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Libya’s Presidential Council to Intervene if Geneva Talks Fail

Libya’s Presidential Council to Intervene if Geneva Talks Fail

Monday, 27 June, 2022 - 08:30
Libyan outgoing Prime Minister, Abdul Hamid Dbeibeh, with the British ambassador Caroline Hurndall (Media office of Libyan Gov)

Head of Libya’s Presidential Council will intervene to determine the legal framework for the country’s electoral process if the meeting of the leaders of the House of Representatives (HoR) and High Council of State (HoS) in Geneva failed.


The chairman, Mohamed al-Menfi, said during his meeting in Tripoli with tribal leaders that if the meeting fails, the Presidential Council will intervene using its sovereign authority.


Menfi pointed out that the Council continued to push all parties involved in the political process to agree on an electoral legal framework, that includes all and achieves the aspirations of the Libyan people.


A statement by the Council said that Menfi discussed with the representatives the recent developments and several local affairs, namely national reconciliation, and the political challenges facing the country.


Later, Vice President of the Council Musa al-Koni confirmed that the Council will use its powers if Speaker Aguila Saleh and head of the HoS Khaled al-Meshri do not agree on the constitutional basis for the elections.


Koni renewed the Council's pledge to hand over power to a president elected by the people to end the transitional phases according to a constitutional base agreed upon by all political parties.


He stressed the importance of holding parliamentary and presidential elections, reiterating that it will lead to stability.


Meanwhile, the Chairman of the High National Elections Commission (HNEC), Imad al-Sayeh, affirmed the readiness to engage in any electoral process, whether it is a general election or a referendum.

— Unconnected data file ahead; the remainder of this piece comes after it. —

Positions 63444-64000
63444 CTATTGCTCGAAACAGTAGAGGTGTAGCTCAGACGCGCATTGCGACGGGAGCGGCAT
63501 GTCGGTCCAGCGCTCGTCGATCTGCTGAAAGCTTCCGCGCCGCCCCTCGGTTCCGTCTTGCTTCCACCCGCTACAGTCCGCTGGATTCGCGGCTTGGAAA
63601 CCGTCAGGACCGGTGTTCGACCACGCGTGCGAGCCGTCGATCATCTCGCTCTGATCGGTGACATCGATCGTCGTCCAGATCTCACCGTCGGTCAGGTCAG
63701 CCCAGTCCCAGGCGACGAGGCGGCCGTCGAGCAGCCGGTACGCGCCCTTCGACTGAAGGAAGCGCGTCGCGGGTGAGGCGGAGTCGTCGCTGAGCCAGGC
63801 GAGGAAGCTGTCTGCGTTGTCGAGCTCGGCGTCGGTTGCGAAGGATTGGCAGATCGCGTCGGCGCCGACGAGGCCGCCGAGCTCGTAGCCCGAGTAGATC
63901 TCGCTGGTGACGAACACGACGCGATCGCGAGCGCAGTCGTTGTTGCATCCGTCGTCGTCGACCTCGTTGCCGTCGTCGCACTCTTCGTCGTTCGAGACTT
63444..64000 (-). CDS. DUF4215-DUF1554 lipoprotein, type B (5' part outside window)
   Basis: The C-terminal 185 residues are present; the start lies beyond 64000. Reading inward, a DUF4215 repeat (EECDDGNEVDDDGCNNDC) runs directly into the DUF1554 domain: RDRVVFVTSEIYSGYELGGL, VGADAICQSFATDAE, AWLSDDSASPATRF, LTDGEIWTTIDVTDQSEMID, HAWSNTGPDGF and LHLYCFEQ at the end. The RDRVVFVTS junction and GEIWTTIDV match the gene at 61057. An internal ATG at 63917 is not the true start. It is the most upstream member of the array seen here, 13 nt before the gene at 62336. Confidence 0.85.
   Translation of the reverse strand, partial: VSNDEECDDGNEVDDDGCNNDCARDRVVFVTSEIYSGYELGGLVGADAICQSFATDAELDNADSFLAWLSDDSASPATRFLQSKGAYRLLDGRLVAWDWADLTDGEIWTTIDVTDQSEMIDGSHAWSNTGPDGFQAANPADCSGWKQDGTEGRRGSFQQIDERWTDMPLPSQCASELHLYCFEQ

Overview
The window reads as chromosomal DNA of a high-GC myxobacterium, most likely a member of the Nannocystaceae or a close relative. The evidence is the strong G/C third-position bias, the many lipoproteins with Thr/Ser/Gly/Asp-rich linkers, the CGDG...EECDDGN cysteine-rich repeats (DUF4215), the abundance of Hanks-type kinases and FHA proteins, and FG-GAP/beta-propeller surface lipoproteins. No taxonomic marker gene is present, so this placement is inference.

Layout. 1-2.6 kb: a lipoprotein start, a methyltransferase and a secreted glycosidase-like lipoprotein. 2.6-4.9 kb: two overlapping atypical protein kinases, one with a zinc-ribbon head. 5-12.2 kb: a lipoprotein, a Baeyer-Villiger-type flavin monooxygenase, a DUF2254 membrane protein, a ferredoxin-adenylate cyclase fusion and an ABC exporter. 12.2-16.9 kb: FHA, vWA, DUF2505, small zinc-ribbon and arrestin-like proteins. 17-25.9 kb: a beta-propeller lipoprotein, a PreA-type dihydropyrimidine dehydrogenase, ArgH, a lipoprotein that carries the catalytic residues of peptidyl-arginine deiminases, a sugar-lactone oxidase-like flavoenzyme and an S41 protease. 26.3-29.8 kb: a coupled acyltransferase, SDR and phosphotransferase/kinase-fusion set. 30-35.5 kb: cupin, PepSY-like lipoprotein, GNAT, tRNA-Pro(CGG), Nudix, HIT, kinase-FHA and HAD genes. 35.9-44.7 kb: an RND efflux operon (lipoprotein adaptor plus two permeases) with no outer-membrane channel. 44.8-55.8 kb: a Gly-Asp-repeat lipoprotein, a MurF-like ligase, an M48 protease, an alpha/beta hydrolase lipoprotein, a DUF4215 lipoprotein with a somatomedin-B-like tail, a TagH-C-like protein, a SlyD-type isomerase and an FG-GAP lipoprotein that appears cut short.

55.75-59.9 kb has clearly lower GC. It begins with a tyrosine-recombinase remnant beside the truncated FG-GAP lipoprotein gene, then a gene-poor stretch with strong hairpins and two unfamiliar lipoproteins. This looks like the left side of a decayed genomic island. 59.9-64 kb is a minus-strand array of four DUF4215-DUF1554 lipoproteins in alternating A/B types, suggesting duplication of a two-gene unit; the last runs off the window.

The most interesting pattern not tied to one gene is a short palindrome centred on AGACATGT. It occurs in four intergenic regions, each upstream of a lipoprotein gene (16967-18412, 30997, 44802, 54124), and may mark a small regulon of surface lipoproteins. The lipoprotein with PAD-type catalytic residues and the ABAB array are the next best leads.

Sayeh said the Commission can implement any electoral law or referendum within only a week or ten days, noting that if all parties agreed on a referendum, it can be completed within 70 days.


Furthermore, the UN Secretary-General's Special Adviser on Libya, Stephanie Williams, announced that Saleh and Meshri will meet in Geneva Tuesday to discuss the constitutional framework for elections.


Speaking in a televised interview, Williams said the members of the constitutional committee managed to settle some disputed issues on the constitutional document, calling on the Libyan parties to refrain from any unilateral move that would undermine confidence in the political track.


She explained that the upcoming talks will focus on transitional measures and the elections, reiterating that an elected and sovereign Libyan government can engage in discussions on the presence of mercenaries and foreign forces in the country.


Saleh lauded the efforts of the HoR and HoS to achieve consensus on the constitutional path by settling the controversial points in the draft constitution, stating that the efforts exerted indicate everyone's keenness to end the political division.


Saleh praised the role of Egypt in support of consensus and achieving stability in Libya, and the UN mission's efforts in facilitating the work of the Constitutional Track Committee and bringing the views of the two committees closer.


On Sunday, outgoing Prime Minister Abdul Hamid Dbeibeh discussed with British Ambassador Caroline Hurndall UK’s role in supporting the elections.


Dbeibeh stressed the need to support the role of the UN Special Advisor in her efforts to support the holding of elections, in respect of the desire of nearly three million Libyans.


The meeting addressed the ongoing oil closure and its impact on the service and economic sector in the country, especially its impact on the supply of gas to electricity production plants.


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